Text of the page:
Microsoft Confirms Plans to Take 3D Printing to the Masses at Inside 3D Printing Chicago
Software giant seeks to make 3D printing seamless for home use
In late June, during their annual Build Conference, Microsoft announced that Windows 8.1 would support 3D printing. This sparked many questions among people as to why Microsoft would get involved and how would they get involved. Jesse McGatha, a 14-year veteran at Microsoft, is one of the key people in charge of leading 3D printing innovation within the software giant.
Today, at the Inside 3D Printing Conference in Chicago, Mr. McGatha began his talk by addressing the question: Why would Microsoft be involved in 3D printing? He explained, “when you have over 70% of 3D printing already happening on a Windows operating system, it makes sense that Windows actually supports that.”
McGatha expressed that one of his main goals is to have an application that can talk to a server and can talk to a device in a clean and consistent way. Moreover, Microsoft will focus on the individual home consumer and on how to can make that user experience as simple and as seamless as possible. Microsoft wants to create a “consumer operating system that is available to everybody” that works fluidly with 3D printing.
Essentially, Microsoft is looking to make 3D printing a plug-and-play process. Now that the cost of 3D printers is becoming accessible for individuals to have at their home thanks to innovations from MakerBot, among others, it is important to have a PC operating system that makes it very simple for people to 3D print things.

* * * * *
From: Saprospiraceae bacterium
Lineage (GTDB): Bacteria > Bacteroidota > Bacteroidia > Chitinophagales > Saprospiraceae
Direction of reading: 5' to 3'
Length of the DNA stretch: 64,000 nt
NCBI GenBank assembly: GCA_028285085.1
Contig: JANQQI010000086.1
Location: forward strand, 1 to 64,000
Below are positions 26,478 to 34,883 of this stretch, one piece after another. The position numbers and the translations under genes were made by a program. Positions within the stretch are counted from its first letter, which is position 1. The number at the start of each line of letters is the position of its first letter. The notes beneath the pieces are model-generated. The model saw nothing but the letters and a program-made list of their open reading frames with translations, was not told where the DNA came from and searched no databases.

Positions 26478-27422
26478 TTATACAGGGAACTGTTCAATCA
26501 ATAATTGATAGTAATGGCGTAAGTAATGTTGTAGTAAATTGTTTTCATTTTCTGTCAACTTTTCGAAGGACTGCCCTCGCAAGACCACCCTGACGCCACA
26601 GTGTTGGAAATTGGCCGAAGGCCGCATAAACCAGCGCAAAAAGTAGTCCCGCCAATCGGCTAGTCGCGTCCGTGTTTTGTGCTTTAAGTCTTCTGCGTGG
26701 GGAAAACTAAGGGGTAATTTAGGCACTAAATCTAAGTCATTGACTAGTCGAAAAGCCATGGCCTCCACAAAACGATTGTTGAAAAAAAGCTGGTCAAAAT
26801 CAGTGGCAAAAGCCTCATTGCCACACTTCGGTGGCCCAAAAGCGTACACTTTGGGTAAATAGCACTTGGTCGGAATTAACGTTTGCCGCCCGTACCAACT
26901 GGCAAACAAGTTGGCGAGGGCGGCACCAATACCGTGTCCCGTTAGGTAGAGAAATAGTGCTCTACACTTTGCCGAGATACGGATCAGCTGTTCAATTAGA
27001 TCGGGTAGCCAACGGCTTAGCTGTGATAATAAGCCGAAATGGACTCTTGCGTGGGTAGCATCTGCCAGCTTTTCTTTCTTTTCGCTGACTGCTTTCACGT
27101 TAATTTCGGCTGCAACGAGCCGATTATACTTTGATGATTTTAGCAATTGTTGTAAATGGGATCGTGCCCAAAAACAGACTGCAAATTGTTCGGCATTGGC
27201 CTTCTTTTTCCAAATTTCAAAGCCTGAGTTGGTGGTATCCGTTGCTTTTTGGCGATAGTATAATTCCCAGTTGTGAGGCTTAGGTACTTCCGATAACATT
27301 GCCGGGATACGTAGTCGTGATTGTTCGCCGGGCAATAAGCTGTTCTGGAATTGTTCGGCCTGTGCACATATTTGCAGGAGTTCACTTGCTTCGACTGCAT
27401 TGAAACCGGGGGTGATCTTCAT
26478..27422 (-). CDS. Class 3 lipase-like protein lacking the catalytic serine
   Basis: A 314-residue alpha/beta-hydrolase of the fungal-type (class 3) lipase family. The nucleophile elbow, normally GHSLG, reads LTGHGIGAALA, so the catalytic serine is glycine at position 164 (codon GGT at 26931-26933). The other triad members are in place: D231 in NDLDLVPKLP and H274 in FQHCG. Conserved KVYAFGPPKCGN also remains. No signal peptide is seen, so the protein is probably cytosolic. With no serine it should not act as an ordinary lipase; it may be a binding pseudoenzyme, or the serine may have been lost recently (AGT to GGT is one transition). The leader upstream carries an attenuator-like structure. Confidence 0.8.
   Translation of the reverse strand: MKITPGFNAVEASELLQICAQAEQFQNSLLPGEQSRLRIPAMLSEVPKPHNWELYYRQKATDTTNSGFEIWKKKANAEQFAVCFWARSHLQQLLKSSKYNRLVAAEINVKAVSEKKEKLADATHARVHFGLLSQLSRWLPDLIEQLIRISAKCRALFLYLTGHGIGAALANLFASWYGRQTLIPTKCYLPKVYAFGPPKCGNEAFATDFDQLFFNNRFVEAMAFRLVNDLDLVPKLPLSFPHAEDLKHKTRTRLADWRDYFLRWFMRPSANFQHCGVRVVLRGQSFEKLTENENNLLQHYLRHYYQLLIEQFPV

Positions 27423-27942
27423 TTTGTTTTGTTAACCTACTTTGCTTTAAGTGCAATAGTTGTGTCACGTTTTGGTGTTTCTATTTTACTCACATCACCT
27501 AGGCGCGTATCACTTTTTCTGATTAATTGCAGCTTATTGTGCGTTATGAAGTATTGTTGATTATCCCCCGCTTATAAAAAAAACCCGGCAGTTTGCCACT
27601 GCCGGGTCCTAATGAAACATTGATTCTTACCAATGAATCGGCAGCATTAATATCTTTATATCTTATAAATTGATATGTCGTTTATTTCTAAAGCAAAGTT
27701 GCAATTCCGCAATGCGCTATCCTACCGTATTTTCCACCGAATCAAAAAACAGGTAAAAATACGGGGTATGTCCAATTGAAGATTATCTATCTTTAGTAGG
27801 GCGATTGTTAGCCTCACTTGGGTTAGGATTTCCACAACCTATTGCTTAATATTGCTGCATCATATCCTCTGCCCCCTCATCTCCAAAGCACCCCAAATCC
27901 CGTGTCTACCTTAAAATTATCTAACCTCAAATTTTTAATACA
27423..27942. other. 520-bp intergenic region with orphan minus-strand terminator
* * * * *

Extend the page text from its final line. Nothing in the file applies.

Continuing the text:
Jesse McGatha showed the audience a sample user interface for how Windows 8.1 would interact with 3D printers (see gallery below). While the actual product might look different when it comes to market, the idea is to make the printing process very similar to how a user would go about printing a regular Word doc or PowerPoint presentation today. Some things as simple as having print queues and a print spooler are features Microsoft is tackling to make the user experience straightforward.
At the moment, 3D printing can be a tedious process that requires multiple different software packages and several programs to connect the computer to the 3D printers. The complex process can be a deterrent for the mass adoption of 3D printing technology in the household.
After listening to Mr. McGatha, it is obvious why Microsoft would jump into the industry to make it user friendly and help catalyze bringing 3D printers into people’s homes.
Authored by On 3D Printing contributor Rodrigo Garza Zorrilla, technology entrepreneur and advisor.